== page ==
‘It’s actually really cool’: A caddie, his hat and a rare, wonderful gesture
Geno Bonnalie, after his rounds nowadays, will basically get one of three reactions. We’ll start with the one from his fellow caddies.
“I get a lot of s**t from fellow caddies, for sure,” he said on the most recent Get a Grip podcast.
“Oh, there’s a lot of them coming up to me with their hats and a Sharpie and be like, would you sign this for me?” Bonnalie told host Shane Bacon. “You know that, and I’m just like, gosh, I know it’s bad.”
And there are the other two reactions.
Let’s talk Bonnalie first, and his pro, Joel Dahmen. You probably know them already. In Dahmen’s 13 years as a pro, they’ve carved out a good career. One PGA Tour win together, at the 2021 Corales Puntacana Resort & Club Championship. A pair of runners-up. Over $10 million in prize money. But it was a spot on Netflix’s Full Swing where they really took off. They were personable. Real. They became bigger stars.
And that doesn’t really happen in the caddie world.
“This Netflix effect, this Full Swing effect, you know as a caddie, your job is to not be in the limelight,” Bacon said on the podcast. “Your job is to kind of sink behind your player and kind of be in the shadows and not be famous, right. I mean, Fluff [caddie Mike Cowan] was famously let go by Tiger [Woods] because he was becoming too famous, right. He was becoming too notable. Has it been strange for you being a noticeable person on the golf course after that series came out and people started to watch it?”
“Yes, it has been strange,” Bonnalie said, “and I also understand that if — well, maybe this isn’t true, but this is the way that I think of it in my head — if Joel was to ever fire me, or Rory [McIlroy] calls me next week — he’s like, Geno, I want you to caddie full time — I don’t think my presence on social media can be what it is right now, or in the spotlight. Because Joel is a special person to work for, and he’s just so laid back and accepting of all of this hoopla that goes with being on Netflix.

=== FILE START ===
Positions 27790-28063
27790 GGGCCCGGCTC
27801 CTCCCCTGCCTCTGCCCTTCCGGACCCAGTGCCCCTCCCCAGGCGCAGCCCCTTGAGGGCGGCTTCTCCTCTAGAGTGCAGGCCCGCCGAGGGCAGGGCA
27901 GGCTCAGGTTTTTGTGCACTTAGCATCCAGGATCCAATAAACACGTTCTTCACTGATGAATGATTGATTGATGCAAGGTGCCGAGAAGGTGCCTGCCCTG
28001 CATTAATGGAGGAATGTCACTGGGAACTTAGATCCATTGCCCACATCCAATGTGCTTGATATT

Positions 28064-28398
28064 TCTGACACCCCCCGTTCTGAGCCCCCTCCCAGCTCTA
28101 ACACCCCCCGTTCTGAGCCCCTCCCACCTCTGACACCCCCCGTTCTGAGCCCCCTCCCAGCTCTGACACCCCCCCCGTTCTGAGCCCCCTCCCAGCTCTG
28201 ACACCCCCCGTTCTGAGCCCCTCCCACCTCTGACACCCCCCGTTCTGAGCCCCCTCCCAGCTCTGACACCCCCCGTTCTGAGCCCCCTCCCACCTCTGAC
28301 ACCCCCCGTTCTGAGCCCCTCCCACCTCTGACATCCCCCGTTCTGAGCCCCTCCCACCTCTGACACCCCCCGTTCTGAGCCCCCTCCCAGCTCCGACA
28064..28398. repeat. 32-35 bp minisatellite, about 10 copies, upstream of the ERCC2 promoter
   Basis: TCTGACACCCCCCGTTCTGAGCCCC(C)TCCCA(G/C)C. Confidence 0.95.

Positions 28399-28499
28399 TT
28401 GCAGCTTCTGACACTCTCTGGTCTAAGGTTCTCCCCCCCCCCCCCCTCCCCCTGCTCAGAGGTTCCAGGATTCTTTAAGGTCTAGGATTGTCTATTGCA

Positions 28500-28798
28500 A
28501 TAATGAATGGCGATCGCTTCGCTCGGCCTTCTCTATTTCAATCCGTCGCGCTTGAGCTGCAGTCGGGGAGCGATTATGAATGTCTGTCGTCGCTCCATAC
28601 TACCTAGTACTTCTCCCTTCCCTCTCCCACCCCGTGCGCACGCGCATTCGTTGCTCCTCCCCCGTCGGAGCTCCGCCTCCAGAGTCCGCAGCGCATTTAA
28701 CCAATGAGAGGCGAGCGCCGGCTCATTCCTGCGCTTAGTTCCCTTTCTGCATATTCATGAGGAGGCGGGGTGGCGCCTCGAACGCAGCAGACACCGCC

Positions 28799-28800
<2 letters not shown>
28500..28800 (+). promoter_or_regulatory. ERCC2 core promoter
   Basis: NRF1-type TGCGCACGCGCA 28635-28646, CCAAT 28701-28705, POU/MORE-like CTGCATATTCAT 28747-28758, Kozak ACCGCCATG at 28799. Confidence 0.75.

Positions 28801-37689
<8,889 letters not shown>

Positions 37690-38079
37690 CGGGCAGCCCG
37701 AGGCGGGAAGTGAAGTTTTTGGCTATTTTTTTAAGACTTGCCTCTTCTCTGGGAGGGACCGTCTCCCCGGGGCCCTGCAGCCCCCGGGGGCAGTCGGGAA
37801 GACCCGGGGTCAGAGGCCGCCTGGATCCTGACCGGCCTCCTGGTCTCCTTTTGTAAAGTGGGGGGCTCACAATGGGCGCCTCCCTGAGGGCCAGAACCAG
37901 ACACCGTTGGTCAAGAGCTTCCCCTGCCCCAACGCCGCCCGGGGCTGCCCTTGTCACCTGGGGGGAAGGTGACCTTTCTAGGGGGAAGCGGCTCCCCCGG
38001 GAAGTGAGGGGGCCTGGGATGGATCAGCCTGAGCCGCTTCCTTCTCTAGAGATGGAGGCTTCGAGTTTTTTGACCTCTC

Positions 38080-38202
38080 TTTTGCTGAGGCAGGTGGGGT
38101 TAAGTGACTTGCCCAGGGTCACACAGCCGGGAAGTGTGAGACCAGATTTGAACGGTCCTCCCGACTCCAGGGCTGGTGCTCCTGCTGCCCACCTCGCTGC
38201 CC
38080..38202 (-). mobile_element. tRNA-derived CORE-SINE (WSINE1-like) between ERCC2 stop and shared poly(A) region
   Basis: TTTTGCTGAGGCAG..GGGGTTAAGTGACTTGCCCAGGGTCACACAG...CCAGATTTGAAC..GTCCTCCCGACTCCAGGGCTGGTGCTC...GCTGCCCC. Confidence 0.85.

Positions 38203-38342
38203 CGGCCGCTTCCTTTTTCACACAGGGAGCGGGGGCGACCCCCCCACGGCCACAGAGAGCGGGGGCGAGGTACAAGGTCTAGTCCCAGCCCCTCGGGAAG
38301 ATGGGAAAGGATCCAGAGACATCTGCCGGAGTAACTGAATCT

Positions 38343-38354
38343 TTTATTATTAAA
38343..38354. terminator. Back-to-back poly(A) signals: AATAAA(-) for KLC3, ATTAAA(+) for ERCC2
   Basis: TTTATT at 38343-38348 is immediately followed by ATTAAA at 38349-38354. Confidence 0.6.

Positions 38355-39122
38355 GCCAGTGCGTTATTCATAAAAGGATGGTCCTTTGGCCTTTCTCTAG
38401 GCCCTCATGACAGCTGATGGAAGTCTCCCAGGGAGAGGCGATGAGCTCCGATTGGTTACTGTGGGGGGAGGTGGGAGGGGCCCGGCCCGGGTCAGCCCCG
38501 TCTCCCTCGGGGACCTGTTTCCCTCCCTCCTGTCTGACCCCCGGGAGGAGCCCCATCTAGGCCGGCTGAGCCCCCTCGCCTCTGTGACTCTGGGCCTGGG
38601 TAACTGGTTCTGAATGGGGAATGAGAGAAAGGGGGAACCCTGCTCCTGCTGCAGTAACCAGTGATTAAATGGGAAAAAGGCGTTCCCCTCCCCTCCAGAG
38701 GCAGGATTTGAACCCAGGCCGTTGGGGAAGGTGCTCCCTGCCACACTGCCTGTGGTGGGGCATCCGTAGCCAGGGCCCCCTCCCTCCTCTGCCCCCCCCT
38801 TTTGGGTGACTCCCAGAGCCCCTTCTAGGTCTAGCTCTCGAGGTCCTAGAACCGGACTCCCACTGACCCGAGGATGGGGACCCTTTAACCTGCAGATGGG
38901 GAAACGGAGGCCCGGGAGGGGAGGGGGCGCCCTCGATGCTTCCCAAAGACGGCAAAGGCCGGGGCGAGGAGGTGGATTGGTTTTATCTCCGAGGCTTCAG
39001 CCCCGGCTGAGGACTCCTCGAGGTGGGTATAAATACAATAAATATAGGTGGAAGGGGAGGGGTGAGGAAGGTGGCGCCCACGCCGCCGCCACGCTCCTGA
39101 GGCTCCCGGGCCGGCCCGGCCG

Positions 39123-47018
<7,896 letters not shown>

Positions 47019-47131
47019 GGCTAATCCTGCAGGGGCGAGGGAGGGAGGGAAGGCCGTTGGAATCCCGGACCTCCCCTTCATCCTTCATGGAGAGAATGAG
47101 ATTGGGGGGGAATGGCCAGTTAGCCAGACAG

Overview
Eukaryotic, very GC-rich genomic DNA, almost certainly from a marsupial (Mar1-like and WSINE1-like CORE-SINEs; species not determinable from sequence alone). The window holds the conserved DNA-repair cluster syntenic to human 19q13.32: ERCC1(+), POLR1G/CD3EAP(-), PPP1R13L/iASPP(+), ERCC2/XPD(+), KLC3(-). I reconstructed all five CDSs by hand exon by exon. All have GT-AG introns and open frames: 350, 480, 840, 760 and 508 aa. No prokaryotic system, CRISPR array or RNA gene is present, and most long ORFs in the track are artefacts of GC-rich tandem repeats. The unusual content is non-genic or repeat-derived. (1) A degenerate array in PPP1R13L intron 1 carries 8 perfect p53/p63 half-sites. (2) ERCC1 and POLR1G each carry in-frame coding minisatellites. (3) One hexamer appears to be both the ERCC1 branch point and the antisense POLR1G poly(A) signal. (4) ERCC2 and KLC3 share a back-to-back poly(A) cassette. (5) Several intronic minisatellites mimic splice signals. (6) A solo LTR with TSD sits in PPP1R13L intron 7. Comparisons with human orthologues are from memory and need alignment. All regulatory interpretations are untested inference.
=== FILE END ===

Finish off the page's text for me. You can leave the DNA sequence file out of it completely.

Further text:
“And it works really well.”
Then there are the post-rounds. Folks there have now started to ask for Bonnalie’s autograph. And his fellow caddies have had their fun with that afterward. Bonnalie is a bit embarrassed by it all. Pre-Netflix, he guessed he signed one autograph, when someone mistook him for a player.
After the show, the number has been in the hundreds.
“I don’t know what to do,” Bonnalie said on the podcast, “and people are so nice and they’re so supportive of us and I want to show that respect and if there’s a kid that wants Geno’s autograph for whatever it may be, to give that to him, but people see that and definitely give me a hard time for it.”
“But also what is Geno supposed to do?” Dahmen said. “Like, people are asking him for his autograph — is he going to be like, no, I can’t; my boss tells me not to?
“It’s just not who he is.”
And there are the other two reactions.
Kids have also asked for Bonnalie’s autograph. He’s obliged in nearly all cases. You can imagine the happiness.
And then there’s their reaction when he asks for theirs. You can imagine the joy.
It’s simple. It’s memorable. It’s wonderful. It’s rare, but maybe Bonnalie will start a trend.
Here’s Bonnalie and Dahmen’s telling of it:
“The other thing Geno’s done that’s really cool — and you can tell this story better than me — but someone, when he was really little, he went to a golf tournament, his first one maybe, and someone asked him to sign his hat,” Dahmen said on the podcast. “And now Geno will have kids sign his hat. So he wears a PXG hat with just these random kids’ names all over it, and you can barely read them, but he does it almost every week and it’s actually really cool.
“Yeah, if there’s a little kid that asks for mine, I always try to reciprocate,” Bonnalie said on the podcast. “I started trying to get white hats exclusively.
“That way you can see their names when they write it.”
Editor’s note: To listen to the entire Get a Grip podcast with Bacon, Dahmen and Bonnalie, please click here.